The importance of immunogenicity testing is unequivocal for biosimilars, where higher ADA positivity in comparison to the reference drug may point to important quality differences. Immunogenicity of the therapeutic proteins is determined by multiple different factors, including structural dissimilarities, impurities, formulation, administration route as well as patient features. As biosimilars (by definition) must have the same administration route and target population as the reference drugs, only the first three factors are of concern during the biosimilar product development. Differences in protein glycosylation, oxidation and/or aggregate content are among the most critical attributes capable of triggering the immune response.
Analytical studies of all quality attributes that influence the immunogenicity of biologic drugs are included among Mabion services related to the drug characterization and release testing. Click here for more details.
Nevertheless, up to this day, no major increases in ADA positivity rate have been ever noted for biosimilars compared to the reference drugs, despite so many products having been tested and approved across the world. Interestingly, the opposite situation, that is lower immunogenicity of a biosimilar, has been observed for some authorized products e.g., biosimilars to etanercept (anti-TNF-α fusion protein).
The paucity of cases of increased ADA response is not unexpected given that the major quality attributes influencing immunogenicity are always evaluated as a key part of similarity assessment. Under such development scheme, the situation in which higher ADA response is observed for a biosimilar product without the prior detection of quality issues is unlikely to be encountered. A head-to-head clinical immunogenicity testing based on a fully-validated, tiered approach that includes four main assessment stages: ADA screening, ADA confirmation assays, ADA characterization and titration, and assessment of neutralizing capacity, is critical for the demonstration of clinical similarity and thus regulatory approval. All of these stages may involve a wide variety of bioanalytical platforms, each of which has relative strengths and weaknesses.
Mabion offers novel “drug-tolerant” methods including well recognized, fast and highly sensitive methods based on Gyrolab platform as well as ADCC cell-based reporter assay that offers better insight into the functional and biological activity of the drug. Click here for more details.
The US and EU regulatory agencies emphasize the importance of immunogenicity evaluation for both innovative and biosimilar biologics. The key guidelines discussing this topic are:
- FDA: “Guidance for Industry: Immunogenicity Assessment for Therapeutic Protein Products”, 2014.
- EMA: “Immunogenicity assessment of biotechnology-derived therapeutic proteins – Scientific guideline”, Revision 1, 2017.
Both EMA and FDA recommend thorough risk assessment to justify the extent of immunogenicity evaluation in the clinical trials. However, even if the ADA response is expected to be low and inconsequential, the EU agency states that immunogenicity should be studied with validated, fit-for-purpose assays. The typical evaluation scheme should be two-tiered, that is include screening and confirmatory tests followed by neutralizing antibody detection.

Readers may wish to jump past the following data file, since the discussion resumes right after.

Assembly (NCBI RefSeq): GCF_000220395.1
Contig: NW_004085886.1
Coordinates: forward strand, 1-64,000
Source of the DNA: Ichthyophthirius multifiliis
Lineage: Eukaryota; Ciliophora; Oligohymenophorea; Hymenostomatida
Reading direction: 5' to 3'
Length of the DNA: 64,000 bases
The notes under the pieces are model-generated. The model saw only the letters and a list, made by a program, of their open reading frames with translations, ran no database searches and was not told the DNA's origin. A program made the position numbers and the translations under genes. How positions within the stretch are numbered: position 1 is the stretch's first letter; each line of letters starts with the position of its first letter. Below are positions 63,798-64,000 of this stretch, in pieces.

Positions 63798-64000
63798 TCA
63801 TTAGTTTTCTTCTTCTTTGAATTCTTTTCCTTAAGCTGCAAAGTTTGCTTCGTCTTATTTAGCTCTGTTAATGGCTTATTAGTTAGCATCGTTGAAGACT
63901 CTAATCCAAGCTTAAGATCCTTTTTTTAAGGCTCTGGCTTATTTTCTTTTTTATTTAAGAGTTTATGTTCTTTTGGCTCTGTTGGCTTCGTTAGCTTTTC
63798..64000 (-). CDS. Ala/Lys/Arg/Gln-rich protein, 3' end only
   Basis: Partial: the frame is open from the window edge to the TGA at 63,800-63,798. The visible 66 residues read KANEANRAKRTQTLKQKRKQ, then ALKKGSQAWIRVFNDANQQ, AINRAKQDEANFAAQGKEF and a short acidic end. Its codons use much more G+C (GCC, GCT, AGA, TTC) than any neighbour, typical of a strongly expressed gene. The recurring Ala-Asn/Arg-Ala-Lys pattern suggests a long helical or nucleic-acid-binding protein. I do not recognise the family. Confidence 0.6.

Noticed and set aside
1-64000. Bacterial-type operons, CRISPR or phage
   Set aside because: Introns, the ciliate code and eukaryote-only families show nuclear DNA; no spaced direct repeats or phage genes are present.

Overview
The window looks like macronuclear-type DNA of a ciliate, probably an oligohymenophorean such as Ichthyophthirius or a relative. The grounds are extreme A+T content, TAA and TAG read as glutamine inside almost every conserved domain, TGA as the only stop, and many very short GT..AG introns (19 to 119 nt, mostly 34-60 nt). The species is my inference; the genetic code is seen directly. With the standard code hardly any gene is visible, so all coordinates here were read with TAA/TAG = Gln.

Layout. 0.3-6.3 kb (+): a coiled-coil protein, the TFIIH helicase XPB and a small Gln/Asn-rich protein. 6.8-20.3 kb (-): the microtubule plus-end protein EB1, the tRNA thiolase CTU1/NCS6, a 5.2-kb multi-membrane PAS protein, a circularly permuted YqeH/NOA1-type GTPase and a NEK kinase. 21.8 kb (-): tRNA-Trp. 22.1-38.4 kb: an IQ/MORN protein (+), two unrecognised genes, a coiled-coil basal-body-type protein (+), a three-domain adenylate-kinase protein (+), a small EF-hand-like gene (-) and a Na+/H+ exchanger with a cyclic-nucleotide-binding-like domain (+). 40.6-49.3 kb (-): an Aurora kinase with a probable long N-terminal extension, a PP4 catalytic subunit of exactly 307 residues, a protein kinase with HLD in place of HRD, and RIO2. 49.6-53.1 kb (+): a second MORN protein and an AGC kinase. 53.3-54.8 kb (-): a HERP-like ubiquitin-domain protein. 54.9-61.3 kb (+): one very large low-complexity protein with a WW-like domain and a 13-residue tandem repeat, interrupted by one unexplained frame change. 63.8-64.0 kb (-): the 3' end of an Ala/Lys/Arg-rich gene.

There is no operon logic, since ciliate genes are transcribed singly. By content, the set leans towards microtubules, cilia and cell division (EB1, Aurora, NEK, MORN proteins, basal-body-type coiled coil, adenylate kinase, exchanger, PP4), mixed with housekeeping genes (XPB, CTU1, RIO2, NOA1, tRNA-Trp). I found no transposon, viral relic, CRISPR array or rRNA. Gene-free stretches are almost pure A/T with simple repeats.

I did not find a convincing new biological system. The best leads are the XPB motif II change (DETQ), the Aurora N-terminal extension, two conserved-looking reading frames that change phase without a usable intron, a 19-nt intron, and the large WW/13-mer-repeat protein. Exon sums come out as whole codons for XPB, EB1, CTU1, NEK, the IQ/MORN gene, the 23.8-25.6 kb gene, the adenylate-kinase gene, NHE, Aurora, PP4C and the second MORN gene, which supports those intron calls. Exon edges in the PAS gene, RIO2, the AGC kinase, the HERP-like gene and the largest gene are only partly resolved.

In summary, the proper immunogenicity assessment remains an important part of the biosimilar drug development, regardless of the properties of the reference product. The methods for evaluating biologic medicines for ADA are addressed by EU and US regulatory agencies in the dedicated guidelines. In general, a head-to-head, tiered approach involving ADA screening, confirmatory and titration assays followed by neutralizing antibody assessment is required to demonstrate clinical similarity with regards to immunogenicity.
- Dingman, Robert, and Sathy V. Balu-Iyer. “Immunogenicity of protein pharmaceuticals.” Journal of pharmaceutical sciences 108.5 (2019): 1637-1654.
- Niazi S. Scientific Rationale for Waiving Clinical Efficacy Testing of Biosimilars. Drug Des Devel Ther. 2022;16:2803-2815 https://doi.org/10.2147/DDDT.S378813
- Han PD, Cohen RD. Managing immunogenic responses to infliximab: treatment implications for patients with Crohn’s disease. Drugs. 2004;64(16):1767-77. doi: 10.2165/00003495-200464160-00004. PMID: 15301561.
- de Oliveira Ascef, Bruna, et al. “Therapeutic Equivalence of Biosimilar and Reference Biologic Drugs in Rheumatoid Arthritis: A Systematic Review and Meta-analysis.” JAMA Network Open 6.5 (2023): e2315872-e2315872.
- Alison Smith, Hugh Manoli, Stacey Jaw, Kimberley Frutoz, Alan L. Epstein, Leslie A. Khawli, Frank-Peter Theil, “Unraveling the Effect of Immunogenicity on the PK/PD, Efficacy, and Safety of Therapeutic Proteins”, Journal of Immunology Research, vol. 2016, Article ID 2342187, 9 pages, 2016. https://doi.org/10.1155/2016/2342187
- Sauna, Zuben E., et al. “Evaluating and mitigating the immunogenicity of therapeutic proteins.” Trends in biotechnology 36.10 (2018): 1068-1084.
- Parikh, Chinar R., et al. “Impact of immunogenicity on clinical efficacy and toxicity profile of biologic agents used for treatment of inflammatory arthritis in children compared to adults.” Therapeutic Advances in Musculoskeletal Disease 13 (2021): 1759720X211002685.
- Niazi, Sarfaraz K. “Rationalizing FDA guidance on biosimilars–expediting approvals and acceptance.” Generics and Biosimilars Initiative Journal (GaBI Journal) 7.2 (2018): 84-91.
- Bennett, Charles L., et al. “Pure red-cell aplasia and epoetin therapy.” New England Journal of Medicine 351.14 (2004): 1403-1408.
- European Medicines Agency (EMA) “Immunogenicity assessment of biotechnology-derived therapeutic proteins – Scientific guideline”, Revision 1, 2017.
- Food and Drug Administration (FDA) “Guidance for Industry: Immunogenicity Assessment for Therapeutic Protein Products”, August 2014.
- Food and Drug Administration (FDA). “Clinical immunogenicity considerations for biosimilar and interchangeable insulin products.”